Strangers In Their Own Land

SKU:47528

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"With my heart I am not a German and never will be. . . . No heart can stand this sort of humiliation," says one of the 15 interviewees in this slim but devastating volume. Outwardly, these Jews, all of whom were born after 1945 to parents who survived the Holocaust, enjoy a well-ordered existence relatively free from neighbors' prejudice or harassment. But beneath the surface they are deeply distrustful of gentile Germans and Austrians; they live in fear and anxiety fueled partly by their parents' vivid memories of the Nazis and partly by what they see as an anti-Semitism that never died. They share the view that the elder generation of non-Jewish Germans feels no guilt about Nazi atrocities, while younger ones are abysmally ignorant of history and glorify the past. In the words of one subject, "Nothing has changed." Nearly all of those interviewed believe that the Germans are capable of repeating the Holocaust. Articulate, thoughtful, troubled and troubling, this collective self-portrait of Jews adrift in their native land is also an important probe of modern German society. It breaks a wall of silence.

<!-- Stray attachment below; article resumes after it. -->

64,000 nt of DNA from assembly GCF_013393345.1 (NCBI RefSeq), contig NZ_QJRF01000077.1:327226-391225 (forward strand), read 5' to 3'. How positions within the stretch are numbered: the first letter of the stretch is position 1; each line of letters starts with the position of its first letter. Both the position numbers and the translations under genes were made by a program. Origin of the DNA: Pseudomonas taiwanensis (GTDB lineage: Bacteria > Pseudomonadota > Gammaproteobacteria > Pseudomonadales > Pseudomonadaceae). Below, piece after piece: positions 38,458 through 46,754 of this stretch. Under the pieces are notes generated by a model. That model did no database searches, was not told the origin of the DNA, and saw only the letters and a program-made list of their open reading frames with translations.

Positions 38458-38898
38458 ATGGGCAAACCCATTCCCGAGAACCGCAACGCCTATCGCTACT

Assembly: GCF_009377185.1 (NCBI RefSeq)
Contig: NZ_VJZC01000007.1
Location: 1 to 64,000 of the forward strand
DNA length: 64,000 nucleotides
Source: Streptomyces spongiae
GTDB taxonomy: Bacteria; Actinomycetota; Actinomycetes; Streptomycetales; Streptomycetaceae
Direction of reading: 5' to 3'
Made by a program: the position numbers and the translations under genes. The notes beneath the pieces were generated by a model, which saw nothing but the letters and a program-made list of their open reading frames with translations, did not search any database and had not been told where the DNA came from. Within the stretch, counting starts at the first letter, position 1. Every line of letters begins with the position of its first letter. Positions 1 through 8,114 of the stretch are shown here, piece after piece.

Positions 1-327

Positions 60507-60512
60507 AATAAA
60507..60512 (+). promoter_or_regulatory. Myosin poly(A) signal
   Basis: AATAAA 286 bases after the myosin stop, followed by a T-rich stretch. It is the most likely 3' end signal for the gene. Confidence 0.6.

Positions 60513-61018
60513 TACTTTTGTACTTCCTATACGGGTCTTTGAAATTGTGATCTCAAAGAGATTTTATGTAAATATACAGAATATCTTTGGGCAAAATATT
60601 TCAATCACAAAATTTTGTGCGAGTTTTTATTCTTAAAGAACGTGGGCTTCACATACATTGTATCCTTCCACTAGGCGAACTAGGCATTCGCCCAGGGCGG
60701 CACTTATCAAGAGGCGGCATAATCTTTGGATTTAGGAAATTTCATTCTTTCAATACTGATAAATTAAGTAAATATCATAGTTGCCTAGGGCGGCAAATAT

"With my heart I am not a German and never will be. . . . No heart can stand this sort of humiliation," says one of the 15 interviewees in this slim but devastating volume.

Author:Peter Sichrovsky, Basic Books, 1986
Type:Hardcover
Condition Rating:2
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